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By John Biggs
September 10, 2018
Engineers at the University of Maine Composites Center have introduced an innovative new bridge system that can be built in just 72 hours and last 100 years with only minor routine maintenance and repairs.
The system was recently unveiled in a strength test attended by Maine Department of Transportation officials, local business leaders, investors and researchers. In a laboratory setting, UMaine engineers proved their design is capable of standing up to the rigors a highway bridge span would be expected to endure, using computer-controlled hydraulic equipment to simulate heavy highway vehicle loads.
“Today’s bridge test exceeded our expectations. The composite bridge withstood forces equivalent to more than 80 cars stacked on top of each other...The composite bridge girder exceeded twice the collapse strength of steel and concrete girders…,” Dr. Habib Dagher, executive director of UMaine’s Advanced Structures and Composites Center said in a university news release.
The secret to its rapid deployment is UMaine’s patent-pending system, which uses composite girders weighing just 1 to 2 tons for 40 to 80-foot spans that can be placed using widely available local equipment. The span itself is formed from precast concrete deck panels, which saves time and simplifies logistics during construction. The university says the resulting lightweight highway bridge superstructure can be completed in just 72 hours, and can be used for highway, pedestrian or military applications, engineers told Construction Dive.
The lightweight design and relative ease of construction doesn’t mean there’s been any kind of compromise on strength, however. The girders are designed to last 100 years, according to UMaine, and the precast concrete deck can be easily replaced or removed as needed. UMaine says the system is meant for short- to medium-span bridges, up to 80 feet for unsupported spans.
UMaine’s bridge system was designed with logistics and portability in mind. Since the composite materials used are much lighter than typical bridge girders, and because the pieces were engineered to nest together, a single flatbed truck can transport up to four complete bridges at a time. Once the pieces arrive on site, the girders can be installed using standard equipment as opposed to specialized cranes strong enough to lift the tremendous loads customarily associated with bridge building.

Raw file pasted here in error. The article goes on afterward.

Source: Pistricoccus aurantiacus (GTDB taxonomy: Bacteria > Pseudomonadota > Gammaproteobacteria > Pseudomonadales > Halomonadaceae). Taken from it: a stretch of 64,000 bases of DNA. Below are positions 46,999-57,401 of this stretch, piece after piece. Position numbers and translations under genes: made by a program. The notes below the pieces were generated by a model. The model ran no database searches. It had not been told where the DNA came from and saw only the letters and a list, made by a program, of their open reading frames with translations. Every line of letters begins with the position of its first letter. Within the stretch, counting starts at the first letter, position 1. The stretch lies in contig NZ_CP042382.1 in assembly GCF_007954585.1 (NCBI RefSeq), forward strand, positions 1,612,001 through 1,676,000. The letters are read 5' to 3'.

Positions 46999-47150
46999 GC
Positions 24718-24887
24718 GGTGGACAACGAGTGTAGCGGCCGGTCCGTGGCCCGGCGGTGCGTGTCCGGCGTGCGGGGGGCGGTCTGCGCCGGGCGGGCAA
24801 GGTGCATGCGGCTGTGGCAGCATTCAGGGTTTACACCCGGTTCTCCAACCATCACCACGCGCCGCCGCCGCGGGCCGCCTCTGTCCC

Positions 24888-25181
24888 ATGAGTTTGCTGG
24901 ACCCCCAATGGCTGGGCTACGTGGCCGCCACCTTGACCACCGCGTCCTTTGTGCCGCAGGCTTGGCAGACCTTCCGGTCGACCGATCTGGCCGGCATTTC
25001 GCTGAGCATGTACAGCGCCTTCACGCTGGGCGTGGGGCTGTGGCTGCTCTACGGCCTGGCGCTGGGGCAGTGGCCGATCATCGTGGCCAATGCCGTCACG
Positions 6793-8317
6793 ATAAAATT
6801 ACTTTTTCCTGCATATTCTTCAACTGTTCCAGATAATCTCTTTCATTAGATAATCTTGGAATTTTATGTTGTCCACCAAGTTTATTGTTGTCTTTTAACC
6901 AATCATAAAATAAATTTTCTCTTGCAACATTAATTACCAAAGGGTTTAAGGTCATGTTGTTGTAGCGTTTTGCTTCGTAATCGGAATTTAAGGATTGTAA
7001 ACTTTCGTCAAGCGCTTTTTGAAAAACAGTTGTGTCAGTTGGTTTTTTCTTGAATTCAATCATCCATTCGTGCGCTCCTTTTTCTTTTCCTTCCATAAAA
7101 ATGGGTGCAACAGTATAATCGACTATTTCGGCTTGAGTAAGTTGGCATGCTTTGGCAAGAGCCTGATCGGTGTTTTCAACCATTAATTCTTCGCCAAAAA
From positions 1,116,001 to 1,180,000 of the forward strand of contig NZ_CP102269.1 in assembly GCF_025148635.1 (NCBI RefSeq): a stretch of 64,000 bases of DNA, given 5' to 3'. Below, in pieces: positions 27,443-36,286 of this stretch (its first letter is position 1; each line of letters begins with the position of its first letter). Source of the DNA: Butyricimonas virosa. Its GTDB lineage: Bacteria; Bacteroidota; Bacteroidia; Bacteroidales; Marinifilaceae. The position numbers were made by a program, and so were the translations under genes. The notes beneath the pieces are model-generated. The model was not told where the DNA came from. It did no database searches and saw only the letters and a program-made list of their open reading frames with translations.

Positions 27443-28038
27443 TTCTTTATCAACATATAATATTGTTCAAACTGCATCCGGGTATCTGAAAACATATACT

This isn’t UMaine’s first go-round designing innovative bridge engineering methods. Nearly a decade ago Dagher’s team began developing its now-patented Composite Arch Bridge System, known as Bridge-In-A-Backpack because of its lightweight, easily transportable materials, and because of its ability to be installed without heavy machinery or a big crew. The system, licensed by the university to startup Advanced Infrastructure Technologies, is now deployed at 23 spans all over New England, Michigan and Pennsylvania, even in Trinidad and Tobago.
Advanced Infrastructure Technologies has also licensed UMaine’s new system, and is eager to start deploying it. Brit Svoboda, AIT Bridges Chairman and CEO said in a university news release, “we’re ready to go to market.”
There is still more testing to be done before that can happen. The university will next test the bridge system to the point of structural failure so it can determine its collapse rate.
The bridge system test garnered UMaine attention and praise from the state’s elected officials.
“Maine, New England, and our nation need innovative technologies that will accelerate bridge construction, reduce traffic disruptions, increase the lifespan of infrastructure, and decrease costs to the taxpayer. The private sector partners and DOT officials attending the test will help to ensure that such critical technologies are quickly brought to market. As longtime supporters of UMaine R&D, we applaud the University for its continued leadership in transportation and infrastructure innovation,” U.S. Sens. Susan Collins and Angus King wrote in a joint statement.
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